Diabetes before Pregnancy

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If diabetes (whether type 1 or type 2) and planning for pregnancy, then consult the doctor and start caring prior to pregnancy. Which helps to have a healthy pregnancy and baby?

Diabetes before Pregnancy Management

Diabetic women who are planning for pregnancy are strongly advised to be strict in their blood-glucose control before conception. Otherwise, it can increase the risk of a miscarriage or any birth defects in the baby.

You can manage your diabetes by simple meal’s plan, physically active and insulin treatment:

  • Diabetes women who desire to get pregnancy must consult their doctor and need to take some pre-pregnancy diabetes care.
  • During consultation with the doctor, doctor will teach how important the blood-glucose level in blood is prior to pregnancy, during pregnancy and after pregnancy.
  • All diabetes women who are planning a pregnancy must have to go for a thorough evaluation for retinopathy, nephropathy, hypertension, kidney disease, or cardiovascular disease.
  • Doctor suggests you to stop oral medication (for non-insulin-dependent diabetes) and advise to control the blood-glucose level by lifestyle changes and insulin treatment.
  • You should maintain the blood-glucose values at 60 to 90mg. Fasting blood-glucose test of 100 to 200mg. Two-hour postprandial test and all times blood-glucose levels should be within 60 to 120mg.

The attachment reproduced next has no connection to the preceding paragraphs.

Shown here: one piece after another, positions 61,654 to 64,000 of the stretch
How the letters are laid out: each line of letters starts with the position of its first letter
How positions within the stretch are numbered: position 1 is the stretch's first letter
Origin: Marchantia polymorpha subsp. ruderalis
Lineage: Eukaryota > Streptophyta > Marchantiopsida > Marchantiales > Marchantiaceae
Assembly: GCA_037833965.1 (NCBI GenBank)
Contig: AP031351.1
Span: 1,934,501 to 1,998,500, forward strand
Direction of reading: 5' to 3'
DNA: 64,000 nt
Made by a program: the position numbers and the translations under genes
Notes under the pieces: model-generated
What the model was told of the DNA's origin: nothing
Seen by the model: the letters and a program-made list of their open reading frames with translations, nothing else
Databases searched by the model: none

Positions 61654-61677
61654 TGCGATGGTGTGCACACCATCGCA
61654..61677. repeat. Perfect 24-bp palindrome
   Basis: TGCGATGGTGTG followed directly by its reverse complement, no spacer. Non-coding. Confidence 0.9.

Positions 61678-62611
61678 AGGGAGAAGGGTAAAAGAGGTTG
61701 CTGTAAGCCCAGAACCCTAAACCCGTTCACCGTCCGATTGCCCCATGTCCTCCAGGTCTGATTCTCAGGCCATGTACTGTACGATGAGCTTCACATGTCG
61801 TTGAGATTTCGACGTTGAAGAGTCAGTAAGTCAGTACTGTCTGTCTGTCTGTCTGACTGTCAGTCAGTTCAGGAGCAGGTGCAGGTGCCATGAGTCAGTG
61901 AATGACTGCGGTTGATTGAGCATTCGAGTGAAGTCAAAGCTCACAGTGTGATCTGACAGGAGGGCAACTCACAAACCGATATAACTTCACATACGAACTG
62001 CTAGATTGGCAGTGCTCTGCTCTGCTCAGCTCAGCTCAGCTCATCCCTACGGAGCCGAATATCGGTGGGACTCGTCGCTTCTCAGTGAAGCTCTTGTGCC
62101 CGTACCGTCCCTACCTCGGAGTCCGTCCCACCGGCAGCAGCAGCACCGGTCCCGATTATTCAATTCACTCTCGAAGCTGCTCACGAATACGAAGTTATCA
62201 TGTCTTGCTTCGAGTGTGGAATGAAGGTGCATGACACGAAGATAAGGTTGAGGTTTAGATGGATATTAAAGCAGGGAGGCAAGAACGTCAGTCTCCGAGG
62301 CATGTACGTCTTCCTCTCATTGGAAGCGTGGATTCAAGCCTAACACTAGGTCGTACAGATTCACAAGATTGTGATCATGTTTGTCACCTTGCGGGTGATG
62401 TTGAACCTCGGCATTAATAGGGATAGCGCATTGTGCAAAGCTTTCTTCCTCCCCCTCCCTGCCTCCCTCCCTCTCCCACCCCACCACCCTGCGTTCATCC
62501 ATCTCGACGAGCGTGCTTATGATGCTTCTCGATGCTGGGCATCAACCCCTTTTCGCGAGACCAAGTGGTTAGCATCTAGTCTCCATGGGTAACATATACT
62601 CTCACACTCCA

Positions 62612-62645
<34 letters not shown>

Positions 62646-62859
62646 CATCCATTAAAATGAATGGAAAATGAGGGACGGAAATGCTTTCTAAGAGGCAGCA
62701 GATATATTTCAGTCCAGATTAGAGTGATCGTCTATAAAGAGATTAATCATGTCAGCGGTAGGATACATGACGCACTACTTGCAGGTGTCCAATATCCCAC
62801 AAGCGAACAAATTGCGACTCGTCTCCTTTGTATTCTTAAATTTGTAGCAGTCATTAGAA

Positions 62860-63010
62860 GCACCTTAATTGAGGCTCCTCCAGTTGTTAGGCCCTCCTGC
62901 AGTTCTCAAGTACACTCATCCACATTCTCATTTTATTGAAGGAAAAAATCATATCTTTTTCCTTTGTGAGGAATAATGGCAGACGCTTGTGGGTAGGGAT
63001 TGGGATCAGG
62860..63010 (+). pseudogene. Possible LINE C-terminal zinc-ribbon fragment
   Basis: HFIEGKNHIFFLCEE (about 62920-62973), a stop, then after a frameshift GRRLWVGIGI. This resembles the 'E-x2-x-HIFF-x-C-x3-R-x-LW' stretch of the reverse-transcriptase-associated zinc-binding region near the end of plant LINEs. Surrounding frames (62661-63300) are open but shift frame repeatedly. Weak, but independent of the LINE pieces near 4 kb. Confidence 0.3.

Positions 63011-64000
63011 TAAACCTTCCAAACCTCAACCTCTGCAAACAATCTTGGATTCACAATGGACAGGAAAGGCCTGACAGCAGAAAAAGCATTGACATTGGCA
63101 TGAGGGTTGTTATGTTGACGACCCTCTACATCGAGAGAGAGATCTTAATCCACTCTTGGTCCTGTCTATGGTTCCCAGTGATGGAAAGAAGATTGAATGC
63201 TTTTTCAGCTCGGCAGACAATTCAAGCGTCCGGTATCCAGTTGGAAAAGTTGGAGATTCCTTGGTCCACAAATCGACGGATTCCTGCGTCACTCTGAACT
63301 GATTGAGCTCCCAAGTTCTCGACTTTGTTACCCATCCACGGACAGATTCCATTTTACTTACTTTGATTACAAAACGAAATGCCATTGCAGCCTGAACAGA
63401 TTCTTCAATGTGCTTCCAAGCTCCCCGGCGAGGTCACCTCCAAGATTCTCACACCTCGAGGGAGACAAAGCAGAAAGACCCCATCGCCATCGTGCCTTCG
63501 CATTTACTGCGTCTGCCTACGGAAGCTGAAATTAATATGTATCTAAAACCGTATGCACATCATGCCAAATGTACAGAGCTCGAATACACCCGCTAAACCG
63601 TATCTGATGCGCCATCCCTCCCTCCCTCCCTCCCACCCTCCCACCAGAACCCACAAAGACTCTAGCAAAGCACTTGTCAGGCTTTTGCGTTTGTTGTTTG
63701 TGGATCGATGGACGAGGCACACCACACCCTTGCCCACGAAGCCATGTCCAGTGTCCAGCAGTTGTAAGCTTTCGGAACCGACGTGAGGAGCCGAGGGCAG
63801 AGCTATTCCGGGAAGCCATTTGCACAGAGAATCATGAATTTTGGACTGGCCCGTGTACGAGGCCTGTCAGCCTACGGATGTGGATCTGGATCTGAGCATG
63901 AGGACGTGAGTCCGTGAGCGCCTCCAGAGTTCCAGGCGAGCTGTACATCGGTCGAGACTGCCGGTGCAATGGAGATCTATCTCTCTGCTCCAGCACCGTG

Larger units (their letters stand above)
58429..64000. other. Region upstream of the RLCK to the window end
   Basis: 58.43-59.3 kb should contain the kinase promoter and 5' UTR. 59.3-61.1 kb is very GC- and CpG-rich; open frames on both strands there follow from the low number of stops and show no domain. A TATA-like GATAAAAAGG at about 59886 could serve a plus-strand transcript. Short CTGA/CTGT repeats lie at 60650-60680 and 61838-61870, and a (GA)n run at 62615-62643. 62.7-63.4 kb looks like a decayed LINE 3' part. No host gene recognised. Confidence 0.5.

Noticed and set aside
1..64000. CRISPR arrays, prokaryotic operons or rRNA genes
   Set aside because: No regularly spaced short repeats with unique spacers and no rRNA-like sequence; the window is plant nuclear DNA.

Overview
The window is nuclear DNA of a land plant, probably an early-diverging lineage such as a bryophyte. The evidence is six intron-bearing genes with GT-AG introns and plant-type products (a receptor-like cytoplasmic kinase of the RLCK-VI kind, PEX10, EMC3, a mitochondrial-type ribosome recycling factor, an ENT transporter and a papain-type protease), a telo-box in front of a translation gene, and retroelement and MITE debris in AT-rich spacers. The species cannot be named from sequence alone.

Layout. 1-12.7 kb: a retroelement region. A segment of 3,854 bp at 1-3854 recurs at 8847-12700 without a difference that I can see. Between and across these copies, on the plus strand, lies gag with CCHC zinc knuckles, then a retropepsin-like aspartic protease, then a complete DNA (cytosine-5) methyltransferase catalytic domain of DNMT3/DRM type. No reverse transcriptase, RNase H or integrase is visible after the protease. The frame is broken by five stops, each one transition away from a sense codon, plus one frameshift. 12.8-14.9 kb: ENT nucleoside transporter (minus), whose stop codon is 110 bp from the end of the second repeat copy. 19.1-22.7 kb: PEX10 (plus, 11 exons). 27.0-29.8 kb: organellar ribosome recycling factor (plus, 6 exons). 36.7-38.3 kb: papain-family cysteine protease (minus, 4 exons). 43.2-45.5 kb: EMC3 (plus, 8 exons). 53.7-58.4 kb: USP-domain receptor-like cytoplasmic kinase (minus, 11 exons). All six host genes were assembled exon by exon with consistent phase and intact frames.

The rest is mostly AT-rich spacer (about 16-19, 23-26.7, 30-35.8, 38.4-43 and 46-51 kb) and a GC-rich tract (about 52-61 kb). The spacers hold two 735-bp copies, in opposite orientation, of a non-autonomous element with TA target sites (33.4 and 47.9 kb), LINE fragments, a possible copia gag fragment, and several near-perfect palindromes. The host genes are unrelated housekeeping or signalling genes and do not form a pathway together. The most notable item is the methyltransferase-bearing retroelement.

• Should maintain HbA1c less than or equal to 7.0%
  • If there is any difficulty to control within this target range, then it is advisable to postpone pregnancy until these target values are achieved.

To achieve the target blood-glucose range, follow certain guidelines helps to achieve this target. Some guiding tips are:

  • Meals - limit sweets, eat three small meals and 1 to 3 snacks per day, maintain your meal’s time, and include fiber in your meals in the form of fruits, vegetables, and whole-grains.
  • Physical activity - walking and swimming, can help you reach your blood-glucose targets.
  • Some need extra insulin than normal to reach their blood-glucose targets. Insulin is not harmful for your baby, but controlled blood-glucose is beneficial to your baby.
  • Monitor blood-glucose level, you may be asked to check it more often than usual.
  • Your blood-glucose level should be not above 95 (on awakening), not above 140 (one hour after a meal), not above 120 (two hours after a meal).
  • Each time you check your blood-glucose, record the results properly, and take it with you when you visit your health care team. If your results are often out of range, they will suggest ways to reach the targets.
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